Editor-in-Chief and A&E Editor
The always-controversial issue of gun control is in the spotlight yet again as mass shootings in San Bernardino, California and Paris, France have started another dialogue on the right to bear arms. The topic was discussed at the most recent Republican and Democratic national debates, and now President Barack Obama is planning to introduce new gun control laws using executive action this week.
The new actions taken by the White House will simultaneously increase enforcement of gun laws and expand background checks. They will also aim to avoid loopholes that allow for dealers to avoid background checks. They will prevent online weapons dealers from selling weapons without obtaining licenses and information from buyers, and they will also force sellers at gun shows to conduct checks. This will end the “gun show loophole,” which has allowed people to buy firearms at large gun shows without undergoing background checks.
In the wake of these tragic shootings, many are calling for more extensive control on weapons or even a complete ban on firearms. However, there is a large and vocal group of people saying that more gun control is not the solution and that it would violate the second amendment. Some of the most outspoken gun advocates come from the Republican Party, with many leading candidates saying that Obama’s plan for executive action is a step too far. Donald Trump, who is currently leading in the Republican polls, claims that “Gun and magazine bans are a total failure,” and has recently said that Obama’s push for gun safety is “...another step in the way of not getting guns.” Republican frontrunner Ted Cruz also is against extensive gun control and has said in the past that, “We don’t stop the bad guys by taking away our guns.” Currently, as the White House continues to work over its new gun control measures, Cruz is raffling off an engraved shotgun on his campaign website.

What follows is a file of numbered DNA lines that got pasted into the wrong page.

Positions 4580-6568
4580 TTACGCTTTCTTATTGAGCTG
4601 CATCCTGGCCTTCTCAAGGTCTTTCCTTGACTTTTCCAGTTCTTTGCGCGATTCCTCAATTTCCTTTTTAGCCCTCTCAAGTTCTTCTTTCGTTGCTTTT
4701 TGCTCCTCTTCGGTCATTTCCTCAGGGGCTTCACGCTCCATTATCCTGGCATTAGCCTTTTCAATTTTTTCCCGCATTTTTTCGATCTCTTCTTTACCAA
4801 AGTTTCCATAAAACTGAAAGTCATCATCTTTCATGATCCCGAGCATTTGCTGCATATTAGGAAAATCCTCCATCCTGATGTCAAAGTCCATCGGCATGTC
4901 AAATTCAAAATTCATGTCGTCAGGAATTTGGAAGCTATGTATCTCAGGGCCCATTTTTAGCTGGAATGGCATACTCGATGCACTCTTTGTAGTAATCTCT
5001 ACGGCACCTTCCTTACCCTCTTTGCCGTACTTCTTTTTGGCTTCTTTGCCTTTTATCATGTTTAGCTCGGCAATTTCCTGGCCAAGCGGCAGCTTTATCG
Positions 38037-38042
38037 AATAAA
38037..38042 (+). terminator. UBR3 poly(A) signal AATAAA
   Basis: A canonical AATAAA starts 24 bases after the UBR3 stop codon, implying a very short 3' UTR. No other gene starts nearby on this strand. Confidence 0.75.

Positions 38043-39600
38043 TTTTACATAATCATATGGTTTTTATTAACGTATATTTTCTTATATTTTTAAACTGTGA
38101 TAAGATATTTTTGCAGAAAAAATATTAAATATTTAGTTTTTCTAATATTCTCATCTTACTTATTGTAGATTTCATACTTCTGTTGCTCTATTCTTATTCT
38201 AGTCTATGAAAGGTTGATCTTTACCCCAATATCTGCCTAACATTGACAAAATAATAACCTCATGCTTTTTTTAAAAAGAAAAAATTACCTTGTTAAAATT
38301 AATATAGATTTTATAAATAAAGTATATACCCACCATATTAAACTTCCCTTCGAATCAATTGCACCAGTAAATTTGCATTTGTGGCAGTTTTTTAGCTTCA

Meanwhile, the Democratic Party has only strengthened its gun safety beliefs in the past months. Hillary Clinton has made the issue a key part of her platform, and she has supported Obama’s executive decision. Throughout her campaign, Clinton has repeated that “comprehensive background checks” are key to stopping gun violence in the United States. Democratic nominee Bernie Sanders has also come out in favor of Obama’s stance on the matter, saying that, “The vast majority of the American people are horrified by the mass shootings we have seen. They want action.”
Politicians are not the only ones debating the merits of gun control. Virtually all major news sources, from The New York Times and CNN to Fox News, have come out with editorials about the issue. People are extremely passionate about the topic, making it even harder to come to a consensus. The clear need for less gun violence is conflicting with the deeply ingrained American belief that guns are a right and not a privilege, and these new executive actions may significantly alter how the nation handles firearms.